$4,400-$6,500 Value Indicator
$3,950-$6,000 Value Indicator
¥21,000-¥30,000 Value Indicator
€2,650-€4,000 Value Indicator
$23,000-$35,000 Value Indicator
¥430,000-¥650,000 Value Indicator
$2,900-$4,350 Value Indicator
This estimate blends recent public auction records with our own private sale data and network demand.
There aren’t enough data points on this work for a comprehensive result. Please speak to a specialist by making an enquiry.
Signed Print Edition of 200
H 35cm x W 43cm
|Auction Date||Auction House||Artwork|
Return to Seller
|November 2020||Swann Auction Galleries - United States||A Tune - Signed Print|
|June 2020||Swann Auction Galleries - United States||A Tune - Signed Print|
|April 2018||Forum Auctions London - United Kingdom||A Tune - Signed Print|
|May 2017||Palm Beach Modern Auctions - United States||A Tune - Signed Print|
|March 2017||Forum Auctions London - United Kingdom||A Tune - Signed Print|
|November 2011||Cornette de Saint Cyr Paris - France||A Tune - Signed Print|
|October 2006||Christie's London - United Kingdom||A Tune - Signed Print|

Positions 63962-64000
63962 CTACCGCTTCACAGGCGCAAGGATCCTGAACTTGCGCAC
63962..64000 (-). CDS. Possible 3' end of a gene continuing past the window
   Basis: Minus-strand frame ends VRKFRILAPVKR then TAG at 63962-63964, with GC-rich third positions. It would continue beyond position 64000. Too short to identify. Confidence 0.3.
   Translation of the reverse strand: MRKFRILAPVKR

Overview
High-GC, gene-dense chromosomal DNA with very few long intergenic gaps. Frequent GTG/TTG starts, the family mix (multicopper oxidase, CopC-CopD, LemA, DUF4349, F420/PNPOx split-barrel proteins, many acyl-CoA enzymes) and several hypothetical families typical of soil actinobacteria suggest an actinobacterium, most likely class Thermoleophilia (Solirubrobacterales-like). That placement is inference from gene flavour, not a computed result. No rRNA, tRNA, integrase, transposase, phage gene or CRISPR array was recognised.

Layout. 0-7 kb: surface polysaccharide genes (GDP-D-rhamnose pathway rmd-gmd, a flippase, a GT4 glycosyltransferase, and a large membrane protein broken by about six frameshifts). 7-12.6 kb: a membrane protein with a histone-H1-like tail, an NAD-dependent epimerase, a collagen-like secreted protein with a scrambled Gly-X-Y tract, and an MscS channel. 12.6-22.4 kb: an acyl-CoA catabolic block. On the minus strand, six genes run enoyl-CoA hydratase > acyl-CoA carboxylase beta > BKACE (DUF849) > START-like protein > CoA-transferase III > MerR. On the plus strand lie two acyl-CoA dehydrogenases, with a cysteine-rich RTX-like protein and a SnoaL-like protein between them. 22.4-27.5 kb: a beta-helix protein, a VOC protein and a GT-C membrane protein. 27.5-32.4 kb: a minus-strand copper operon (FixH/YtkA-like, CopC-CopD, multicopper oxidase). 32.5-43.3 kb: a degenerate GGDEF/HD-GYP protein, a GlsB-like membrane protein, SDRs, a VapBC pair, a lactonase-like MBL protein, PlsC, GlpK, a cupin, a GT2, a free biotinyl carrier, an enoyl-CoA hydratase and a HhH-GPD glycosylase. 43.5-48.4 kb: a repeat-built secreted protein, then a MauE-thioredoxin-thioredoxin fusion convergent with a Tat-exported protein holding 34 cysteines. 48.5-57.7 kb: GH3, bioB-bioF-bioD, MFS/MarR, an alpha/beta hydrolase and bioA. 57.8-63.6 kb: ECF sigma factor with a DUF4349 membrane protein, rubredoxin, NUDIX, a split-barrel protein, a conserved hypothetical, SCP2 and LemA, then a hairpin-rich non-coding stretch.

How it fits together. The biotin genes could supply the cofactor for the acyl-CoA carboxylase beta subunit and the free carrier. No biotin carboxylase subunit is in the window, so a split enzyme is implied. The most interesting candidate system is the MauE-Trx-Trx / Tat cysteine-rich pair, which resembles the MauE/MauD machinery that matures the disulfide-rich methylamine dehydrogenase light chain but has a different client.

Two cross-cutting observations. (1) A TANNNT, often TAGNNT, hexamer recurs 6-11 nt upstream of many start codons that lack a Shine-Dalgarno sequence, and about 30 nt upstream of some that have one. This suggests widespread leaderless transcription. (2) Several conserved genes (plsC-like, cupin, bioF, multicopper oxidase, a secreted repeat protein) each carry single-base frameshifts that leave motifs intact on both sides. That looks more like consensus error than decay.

Composed of many disparate and often surreal elements, A Tune is a classic etching from David Hockney’s The Blue Guitar series in which the artist chose not to illustrate the poems of the same name by Wallace Stevens but instead present works that were “an interpretation of its themes in visual terms. Like the poem, they are about transformations within art as well as the relation between reality and the imagination, so these are pictures and different styles of representation juxtaposed and reflected and dissolved within the same frame”. In this particular etching we find a glass cabinet or table, with strange objects or sculptures arranged on top, which moves away from the traditional still life genre in Hockney’s oeuvre. To the left of the table a fissure appears in space, revealing a brick wall, although this could equally be read as a thin volcano. Further left still, a metal tower topped with mountains and clouds frames the scene. Here Hockney appears to be deliberately playful, experimenting with his new found technique of introducing more than one colour into the etching process to create fantastical scenes that are not constricted by subject matter or themes.